Creative nutters and diners – catering for theatre audiences
British theatre’s longest serving artistic director is more focused on the future than the past.
Sam Walters MBE has run Richmond’s Orange Tree Theatre since founding it in 1971, leading it from a room above a pub to building London’s only dedicated theatre-in-the-round, and while a lot has changed in his time, there’s one thing he feels should remain the same.
“Artists ought to be outside and antagonise the establishment,” he said in a snug corner of the theatre, his presence as warming as the heating on a cold January night.
Instead, Sam feels that theatre is becoming part of the establishment and worse – it’s becoming respectable: “Artists now fulfil ambition of political or funding masters.”
Sam’s an energetic, confident man – as he has to be having dealt with scores of actors and playwrights in his time, including the recently departed Czech President and former dissident Vaclav Havel.
The then-unknown playwright has had premieres in English in this cosy corner of London, far from the Communist secret police, and is one example of the range of plays offered at the Orange Tree.
Audience in the round
Much as Czechoslovakia has changed so has Britain, and what’s made the Orange Tree successful has been adapting with the times – and not forgetting the past. Its current season has ‘rediscoveries’ of plays as well as original work by talent first developed there, something that distinguishes the Orange Tree.
However, what really sets it apart is the theatre-in-the-round, where the fourth wall is removed as the audience is arranged 360 degrees around the stage.
“The audience sees how others react, they influence each other, cause others to react, meaning the experience varies night-to-night,” says Sam.
Setting plays in the round gives a different experience. Yet while the number of London theatres has grown over the years, there are no others set up like this on this scale.
‘Plethora of people’
But while London’s gained more theatres, it’s also gained a whole new generation of professionals who have been raised to go on stage – by their parents, by the X-Factor, by schools with GCSEs in directing.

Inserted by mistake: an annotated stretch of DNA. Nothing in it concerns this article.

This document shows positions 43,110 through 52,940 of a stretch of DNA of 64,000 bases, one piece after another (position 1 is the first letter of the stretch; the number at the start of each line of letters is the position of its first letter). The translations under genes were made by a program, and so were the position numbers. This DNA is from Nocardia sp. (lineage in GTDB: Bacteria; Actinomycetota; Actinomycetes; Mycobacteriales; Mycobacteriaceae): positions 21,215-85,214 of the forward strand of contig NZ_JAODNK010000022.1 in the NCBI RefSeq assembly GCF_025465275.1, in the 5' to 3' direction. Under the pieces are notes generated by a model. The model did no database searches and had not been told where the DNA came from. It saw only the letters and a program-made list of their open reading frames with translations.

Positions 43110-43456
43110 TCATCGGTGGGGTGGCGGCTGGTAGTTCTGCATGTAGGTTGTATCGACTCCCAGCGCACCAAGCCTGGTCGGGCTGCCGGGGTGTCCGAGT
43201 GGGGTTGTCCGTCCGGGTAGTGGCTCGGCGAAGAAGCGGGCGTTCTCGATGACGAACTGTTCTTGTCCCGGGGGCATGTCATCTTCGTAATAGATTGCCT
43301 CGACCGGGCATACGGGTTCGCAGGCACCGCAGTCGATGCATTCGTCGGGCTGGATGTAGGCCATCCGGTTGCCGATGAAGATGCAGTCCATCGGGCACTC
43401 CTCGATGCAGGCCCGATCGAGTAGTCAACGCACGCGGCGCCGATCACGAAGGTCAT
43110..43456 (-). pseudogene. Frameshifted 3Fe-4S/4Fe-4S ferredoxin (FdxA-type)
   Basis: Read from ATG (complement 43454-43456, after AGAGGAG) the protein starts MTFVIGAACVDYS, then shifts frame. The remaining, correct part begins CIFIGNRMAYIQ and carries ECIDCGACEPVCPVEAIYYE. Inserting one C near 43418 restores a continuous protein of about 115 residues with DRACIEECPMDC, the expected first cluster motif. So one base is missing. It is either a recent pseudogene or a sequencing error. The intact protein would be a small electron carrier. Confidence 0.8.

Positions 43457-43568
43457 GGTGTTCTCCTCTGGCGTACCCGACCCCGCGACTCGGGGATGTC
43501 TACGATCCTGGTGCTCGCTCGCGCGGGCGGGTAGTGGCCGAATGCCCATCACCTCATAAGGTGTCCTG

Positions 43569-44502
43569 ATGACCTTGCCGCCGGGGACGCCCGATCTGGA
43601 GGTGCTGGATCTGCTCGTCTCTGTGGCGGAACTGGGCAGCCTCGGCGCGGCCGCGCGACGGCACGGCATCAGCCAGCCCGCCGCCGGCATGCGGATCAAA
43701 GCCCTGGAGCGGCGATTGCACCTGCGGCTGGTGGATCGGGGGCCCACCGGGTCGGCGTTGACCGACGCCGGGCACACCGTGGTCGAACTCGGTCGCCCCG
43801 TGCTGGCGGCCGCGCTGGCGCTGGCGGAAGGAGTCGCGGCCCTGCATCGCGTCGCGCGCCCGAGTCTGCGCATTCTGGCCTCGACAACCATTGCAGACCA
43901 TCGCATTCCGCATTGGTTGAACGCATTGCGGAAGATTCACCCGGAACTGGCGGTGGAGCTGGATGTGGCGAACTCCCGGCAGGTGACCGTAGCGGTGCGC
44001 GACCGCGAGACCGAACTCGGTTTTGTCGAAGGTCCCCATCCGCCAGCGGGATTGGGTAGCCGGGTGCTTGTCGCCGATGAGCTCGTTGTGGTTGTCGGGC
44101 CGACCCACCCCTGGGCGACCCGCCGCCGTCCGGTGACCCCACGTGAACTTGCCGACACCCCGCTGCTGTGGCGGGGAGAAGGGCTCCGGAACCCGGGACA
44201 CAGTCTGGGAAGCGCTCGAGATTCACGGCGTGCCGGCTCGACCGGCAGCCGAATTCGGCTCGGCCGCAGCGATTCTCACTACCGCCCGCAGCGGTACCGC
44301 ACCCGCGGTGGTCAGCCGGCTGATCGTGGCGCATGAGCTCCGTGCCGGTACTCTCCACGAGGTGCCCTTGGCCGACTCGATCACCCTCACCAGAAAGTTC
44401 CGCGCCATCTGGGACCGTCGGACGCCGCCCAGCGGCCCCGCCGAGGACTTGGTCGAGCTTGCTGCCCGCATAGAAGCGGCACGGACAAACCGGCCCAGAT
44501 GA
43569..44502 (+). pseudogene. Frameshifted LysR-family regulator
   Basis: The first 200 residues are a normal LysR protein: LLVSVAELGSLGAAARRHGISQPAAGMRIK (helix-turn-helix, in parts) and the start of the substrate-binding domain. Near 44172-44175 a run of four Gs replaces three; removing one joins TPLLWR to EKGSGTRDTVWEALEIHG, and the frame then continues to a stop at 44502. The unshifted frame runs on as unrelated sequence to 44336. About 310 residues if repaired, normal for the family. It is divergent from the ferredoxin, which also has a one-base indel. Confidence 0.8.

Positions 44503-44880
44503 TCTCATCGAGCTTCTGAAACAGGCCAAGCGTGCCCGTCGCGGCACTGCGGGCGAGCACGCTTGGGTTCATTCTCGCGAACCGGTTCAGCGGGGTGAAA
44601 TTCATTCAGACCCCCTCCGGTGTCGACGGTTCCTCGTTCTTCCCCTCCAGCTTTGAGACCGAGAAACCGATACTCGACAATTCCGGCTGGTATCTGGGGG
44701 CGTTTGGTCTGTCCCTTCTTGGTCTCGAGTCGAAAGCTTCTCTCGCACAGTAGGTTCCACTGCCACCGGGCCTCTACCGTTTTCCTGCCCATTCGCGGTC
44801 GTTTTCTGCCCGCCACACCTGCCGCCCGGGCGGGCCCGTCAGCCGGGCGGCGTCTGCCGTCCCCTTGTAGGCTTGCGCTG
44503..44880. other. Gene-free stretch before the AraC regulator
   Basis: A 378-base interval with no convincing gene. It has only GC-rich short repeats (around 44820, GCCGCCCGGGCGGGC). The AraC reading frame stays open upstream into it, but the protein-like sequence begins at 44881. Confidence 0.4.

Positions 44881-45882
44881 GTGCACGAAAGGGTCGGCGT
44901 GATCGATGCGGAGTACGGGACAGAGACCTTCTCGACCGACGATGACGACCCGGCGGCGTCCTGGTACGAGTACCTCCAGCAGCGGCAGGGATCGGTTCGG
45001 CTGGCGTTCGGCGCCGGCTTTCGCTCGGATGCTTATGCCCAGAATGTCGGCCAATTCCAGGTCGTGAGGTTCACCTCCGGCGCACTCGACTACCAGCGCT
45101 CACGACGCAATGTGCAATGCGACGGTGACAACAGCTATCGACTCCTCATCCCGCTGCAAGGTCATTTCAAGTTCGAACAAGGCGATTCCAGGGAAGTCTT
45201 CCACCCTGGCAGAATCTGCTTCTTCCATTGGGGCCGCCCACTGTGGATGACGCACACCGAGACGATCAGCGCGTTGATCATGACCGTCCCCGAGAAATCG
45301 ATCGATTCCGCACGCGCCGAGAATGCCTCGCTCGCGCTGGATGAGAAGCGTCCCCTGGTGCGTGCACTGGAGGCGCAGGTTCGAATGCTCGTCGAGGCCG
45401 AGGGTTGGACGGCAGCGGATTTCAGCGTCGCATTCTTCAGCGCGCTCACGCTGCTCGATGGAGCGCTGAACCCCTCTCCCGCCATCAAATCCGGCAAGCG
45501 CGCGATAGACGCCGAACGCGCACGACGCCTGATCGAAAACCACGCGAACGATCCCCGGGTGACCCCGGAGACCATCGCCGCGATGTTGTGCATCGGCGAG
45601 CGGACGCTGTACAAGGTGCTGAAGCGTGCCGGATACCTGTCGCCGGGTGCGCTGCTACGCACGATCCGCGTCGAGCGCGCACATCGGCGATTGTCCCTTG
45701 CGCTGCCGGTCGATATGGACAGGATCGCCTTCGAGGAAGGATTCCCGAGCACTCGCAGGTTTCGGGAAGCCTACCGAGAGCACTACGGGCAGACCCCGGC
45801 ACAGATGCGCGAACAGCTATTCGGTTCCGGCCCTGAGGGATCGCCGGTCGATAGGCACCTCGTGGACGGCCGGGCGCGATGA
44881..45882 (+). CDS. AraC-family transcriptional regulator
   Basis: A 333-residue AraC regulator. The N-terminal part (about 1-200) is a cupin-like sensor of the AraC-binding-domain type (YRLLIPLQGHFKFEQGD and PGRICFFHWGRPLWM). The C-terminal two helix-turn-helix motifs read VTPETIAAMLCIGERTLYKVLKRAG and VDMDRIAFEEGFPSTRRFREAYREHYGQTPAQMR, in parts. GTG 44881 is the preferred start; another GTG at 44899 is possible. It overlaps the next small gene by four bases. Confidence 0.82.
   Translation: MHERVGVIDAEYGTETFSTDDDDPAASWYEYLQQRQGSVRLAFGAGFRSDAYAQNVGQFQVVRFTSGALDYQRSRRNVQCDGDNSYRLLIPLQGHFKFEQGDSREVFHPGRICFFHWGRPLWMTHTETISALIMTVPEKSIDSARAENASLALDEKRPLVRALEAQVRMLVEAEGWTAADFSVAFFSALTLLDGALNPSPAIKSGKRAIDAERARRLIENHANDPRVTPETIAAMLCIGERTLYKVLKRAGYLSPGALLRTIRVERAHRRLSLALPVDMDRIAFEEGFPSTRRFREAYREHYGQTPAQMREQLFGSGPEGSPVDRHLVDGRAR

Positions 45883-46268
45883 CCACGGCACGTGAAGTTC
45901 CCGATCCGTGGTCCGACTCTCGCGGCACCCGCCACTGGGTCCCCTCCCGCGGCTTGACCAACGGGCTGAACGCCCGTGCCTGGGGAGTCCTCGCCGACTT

“My generation was discouraged from making itself a centre of attention,” while now there is a “plethora of people” looking to do just that.
It’s not to say it’s a bad thing, but it has changed the amount of potential plays and players. Likewise, plays that may not have once been produced now have a great chance of being put on.
It’s dangerous to think of the audience too much. Audiences must be surprised and shaken up.”
Audiences have changed too. Since the founding of the theatre, group activities such as political hustings have declined in popularity, people in general are gaining a horror of sitting next to “sweaty, messy people they don’t know” to share an experience .
“New media people are glued to TV screens”, so ensuring that the Orange Tree’s offerings are different and distinctive to draw audiences away from screen is Sam’s goal when creating his season.
“I try to offer a selection of plays that makes planning a season like planning a dinner party. It has to make sense as a whole.”
He thinks it’s one reason why the Orange Tree has a loyal audience. One example of this loyalty is a retiree who raised capital from her house largely so that she could guarantee a taxi to the theatre and back.
In an age when it youth seems a fetish, this talk of a pensioner’s commitment makes Sam recall an early experience that made him aware just how valuable older audiences are.
“I hate it when people belittle old audiences.”
One of his earliest touchstones was an elderly lady who spoke to him after his production of Shakespeare’s Twelfth Night for the Worcester Rep Company, asking: “How you started scene two. Very interesting, why did you start it so?”
Having a good chat and discovering she had seen more productions of Shakespeare and Twelfth Night than Sam thought possible, he soon took the chance to get her matured view on his productions for some years.
Yet despite his affection for his audience, the menu is very much his own.
Send in the creative nutters”
Danger of over-thinking
“It’s dangerous to think of the audience too much. Audiences must be surprised and shaken up.” Audiences can voice what they like, but it’s down to the artistic director’s instincts to know what is right to put on.
“Put on what you want to put on”. Indeed, some plays were put on “because I want to. I didn’t give a damn if audience will like it”
So if it’s not audience affection that worries him what is it that keeps him awake?
It’s audience behaviour, not their affections. Not just that is theatre going to survive in the TV and online age and as youngsters shy away from the theatre. It’s the implications of the state trying to make theatre part of education, the probability of making it part of the establishment.
Theatre as the establishment
“Much like the old Soviet Union wanted to extol the socialist state, theatre’s now so respectable it’s part of the establishment.”
In his time Sam’s seen an increase in how artists must fulfil ambition of political or funding masters. In doing so they risk losing their dangerous edge, he worries. Many now have to balance accountability with political priorities, serving as quasi-educational and social services, running the risk of being hemmed in by people pulling the purse strings and the day when theatre is reduced a simple business plan.
Off or on a balance sheet, what will that mean to the future of theatre and the audiences they attract – or don’t attract?
Judging by the full season for the Orange Tree it is safe for now, but what of London’s other pub theatres – how many more will ever have the leadership to raise it in bricks and mortar if there’s not enough demand?
Send in the creative nutters, says Sam. If they’re still allowed.